WHOOSH! The flame almost went out. Before any of us spoke, the phone rang again. This time, Grandma called up the stairs.
You better come down for this one, Den.
My father’s name was Dennis. Only his mother called him that.
I have to take this. Don’t play with this, he said to us, pointing to the candle.
We nodded our heads, but as soon as Daddy was down the stairs, Rodney ran his right index finger swiftly through the center of the flame.
Don’t! Richie yelled.
I quickly straightened my right index finger and stuck it straight into the flame. I didn’t move it across quickly enough, and the fire singed my skin.
I told you not to, Richie snapped.
Let me show you how, Rodney said, pointing at the flame. I wanted to learn how to cross over without getting burned. His eyes were wide, and the candlelight made his hair appear white and sparkly. He sat upright and looked right at me. He straightened his right index finger, lined it up with the bottom of the flame and moved it quickly without flinching.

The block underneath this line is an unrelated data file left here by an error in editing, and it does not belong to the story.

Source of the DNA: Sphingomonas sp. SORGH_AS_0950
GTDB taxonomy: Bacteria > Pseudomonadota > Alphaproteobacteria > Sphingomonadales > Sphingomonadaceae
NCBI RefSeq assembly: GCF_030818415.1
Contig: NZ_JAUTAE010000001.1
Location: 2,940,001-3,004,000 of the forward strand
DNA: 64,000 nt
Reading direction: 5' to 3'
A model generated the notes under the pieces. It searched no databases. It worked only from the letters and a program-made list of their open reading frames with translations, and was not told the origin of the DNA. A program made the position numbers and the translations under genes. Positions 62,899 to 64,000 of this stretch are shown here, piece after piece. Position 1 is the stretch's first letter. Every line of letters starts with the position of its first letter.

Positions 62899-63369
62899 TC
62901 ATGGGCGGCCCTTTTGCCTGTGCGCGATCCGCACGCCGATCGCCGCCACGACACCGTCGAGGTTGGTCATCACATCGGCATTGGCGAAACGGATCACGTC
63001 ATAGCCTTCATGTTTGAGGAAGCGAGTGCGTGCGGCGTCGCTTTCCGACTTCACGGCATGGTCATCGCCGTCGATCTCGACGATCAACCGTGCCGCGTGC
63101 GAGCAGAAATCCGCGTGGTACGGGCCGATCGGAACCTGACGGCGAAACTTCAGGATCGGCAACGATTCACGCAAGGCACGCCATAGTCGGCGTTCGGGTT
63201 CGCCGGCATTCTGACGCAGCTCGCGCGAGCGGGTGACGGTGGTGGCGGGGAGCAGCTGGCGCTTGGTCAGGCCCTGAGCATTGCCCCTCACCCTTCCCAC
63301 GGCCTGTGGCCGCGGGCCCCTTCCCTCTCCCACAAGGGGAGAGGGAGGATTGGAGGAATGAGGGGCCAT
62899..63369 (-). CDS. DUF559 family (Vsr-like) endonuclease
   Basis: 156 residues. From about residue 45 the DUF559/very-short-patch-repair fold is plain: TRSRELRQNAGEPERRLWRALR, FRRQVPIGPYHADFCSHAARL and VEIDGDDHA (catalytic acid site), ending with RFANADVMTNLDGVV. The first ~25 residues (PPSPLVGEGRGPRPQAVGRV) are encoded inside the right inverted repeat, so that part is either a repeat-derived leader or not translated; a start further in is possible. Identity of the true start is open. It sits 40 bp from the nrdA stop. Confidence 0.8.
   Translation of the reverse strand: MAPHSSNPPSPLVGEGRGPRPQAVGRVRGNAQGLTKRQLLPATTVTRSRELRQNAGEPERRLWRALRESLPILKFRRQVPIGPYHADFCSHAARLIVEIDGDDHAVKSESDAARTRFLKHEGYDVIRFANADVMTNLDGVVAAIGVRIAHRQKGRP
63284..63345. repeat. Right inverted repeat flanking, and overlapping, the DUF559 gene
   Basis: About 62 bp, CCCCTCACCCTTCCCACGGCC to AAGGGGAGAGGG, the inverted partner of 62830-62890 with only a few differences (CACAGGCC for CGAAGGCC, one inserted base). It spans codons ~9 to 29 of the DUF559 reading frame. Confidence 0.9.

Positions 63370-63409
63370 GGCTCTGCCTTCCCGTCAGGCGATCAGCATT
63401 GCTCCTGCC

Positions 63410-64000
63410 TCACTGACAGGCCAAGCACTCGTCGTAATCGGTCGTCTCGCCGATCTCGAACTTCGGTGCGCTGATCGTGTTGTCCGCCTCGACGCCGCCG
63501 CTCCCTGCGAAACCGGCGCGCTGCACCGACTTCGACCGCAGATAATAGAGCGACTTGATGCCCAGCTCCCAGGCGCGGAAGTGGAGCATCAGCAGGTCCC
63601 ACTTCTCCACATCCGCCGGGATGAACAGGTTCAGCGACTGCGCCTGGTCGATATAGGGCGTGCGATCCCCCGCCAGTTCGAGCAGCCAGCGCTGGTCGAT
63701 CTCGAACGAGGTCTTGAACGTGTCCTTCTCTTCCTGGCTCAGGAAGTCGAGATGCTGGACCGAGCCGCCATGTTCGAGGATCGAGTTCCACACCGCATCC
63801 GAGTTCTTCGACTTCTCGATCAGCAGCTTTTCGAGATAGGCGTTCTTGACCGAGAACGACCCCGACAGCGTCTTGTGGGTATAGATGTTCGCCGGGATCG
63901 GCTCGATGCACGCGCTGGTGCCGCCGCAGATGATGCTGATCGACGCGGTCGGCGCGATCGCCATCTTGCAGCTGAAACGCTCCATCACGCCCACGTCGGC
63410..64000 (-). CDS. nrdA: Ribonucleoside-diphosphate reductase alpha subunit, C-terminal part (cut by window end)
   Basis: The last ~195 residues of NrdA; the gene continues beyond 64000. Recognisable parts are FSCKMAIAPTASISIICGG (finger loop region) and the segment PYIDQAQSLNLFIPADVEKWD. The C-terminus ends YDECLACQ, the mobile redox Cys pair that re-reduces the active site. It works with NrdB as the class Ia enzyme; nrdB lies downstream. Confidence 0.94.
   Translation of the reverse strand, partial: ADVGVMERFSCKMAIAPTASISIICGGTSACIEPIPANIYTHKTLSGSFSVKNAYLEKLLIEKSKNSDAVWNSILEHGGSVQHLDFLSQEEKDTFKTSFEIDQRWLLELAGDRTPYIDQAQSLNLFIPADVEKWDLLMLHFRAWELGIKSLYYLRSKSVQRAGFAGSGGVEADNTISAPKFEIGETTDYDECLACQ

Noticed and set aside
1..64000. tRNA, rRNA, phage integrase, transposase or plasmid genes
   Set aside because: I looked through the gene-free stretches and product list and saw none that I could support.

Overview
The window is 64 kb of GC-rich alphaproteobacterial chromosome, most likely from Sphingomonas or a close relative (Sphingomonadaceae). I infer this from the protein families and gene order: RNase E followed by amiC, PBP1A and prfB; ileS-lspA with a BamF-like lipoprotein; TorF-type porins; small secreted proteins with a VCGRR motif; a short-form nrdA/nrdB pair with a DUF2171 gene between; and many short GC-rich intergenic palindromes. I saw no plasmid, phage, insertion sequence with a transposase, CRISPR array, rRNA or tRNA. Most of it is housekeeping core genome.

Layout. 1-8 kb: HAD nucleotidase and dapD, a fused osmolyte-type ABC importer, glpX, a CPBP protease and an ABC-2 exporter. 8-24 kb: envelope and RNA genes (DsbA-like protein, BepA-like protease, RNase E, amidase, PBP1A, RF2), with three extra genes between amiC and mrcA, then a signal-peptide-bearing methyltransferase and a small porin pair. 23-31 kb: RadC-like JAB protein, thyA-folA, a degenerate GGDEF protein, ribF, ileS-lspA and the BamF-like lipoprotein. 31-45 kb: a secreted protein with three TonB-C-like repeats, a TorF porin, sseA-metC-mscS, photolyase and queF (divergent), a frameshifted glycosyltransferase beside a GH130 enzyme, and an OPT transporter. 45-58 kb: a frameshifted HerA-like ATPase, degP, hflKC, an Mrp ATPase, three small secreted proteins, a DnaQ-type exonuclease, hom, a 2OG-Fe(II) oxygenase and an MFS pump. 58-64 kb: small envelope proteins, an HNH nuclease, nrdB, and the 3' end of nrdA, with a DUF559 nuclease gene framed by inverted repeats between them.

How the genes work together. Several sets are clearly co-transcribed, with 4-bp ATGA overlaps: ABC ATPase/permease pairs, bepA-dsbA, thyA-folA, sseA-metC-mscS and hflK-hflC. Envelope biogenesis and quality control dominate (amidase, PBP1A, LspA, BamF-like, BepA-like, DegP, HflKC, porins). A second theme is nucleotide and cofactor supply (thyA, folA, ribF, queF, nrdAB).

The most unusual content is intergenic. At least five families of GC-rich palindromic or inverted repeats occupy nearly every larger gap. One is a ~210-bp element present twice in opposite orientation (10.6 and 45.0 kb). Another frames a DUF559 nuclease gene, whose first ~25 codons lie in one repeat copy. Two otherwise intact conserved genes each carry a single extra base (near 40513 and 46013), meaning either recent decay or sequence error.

Think you can do that?
I nodded. I wanted to swallow my quickly beating heart back down from my throat and into my chest.
Straightening my right index finger again, I braced for the singe, the burn, the pain, but I moved my finger more quickly this time. Nothing. Only warmth.
Rodney lined up his finger to go again, but we heard the stairs creak under the weight of Daddy’s feet.
He sat down, finally letting the air out of his lungs and slumped over before looking up. At us.
Your mother died.
His words floated up upon the smoke from the candle’s flame. Up to the ceiling and back down. And then I began to understand the words, and they fell down upon my head like bricks from the sky.
My brothers looked only at the flame, as if unphased by the news.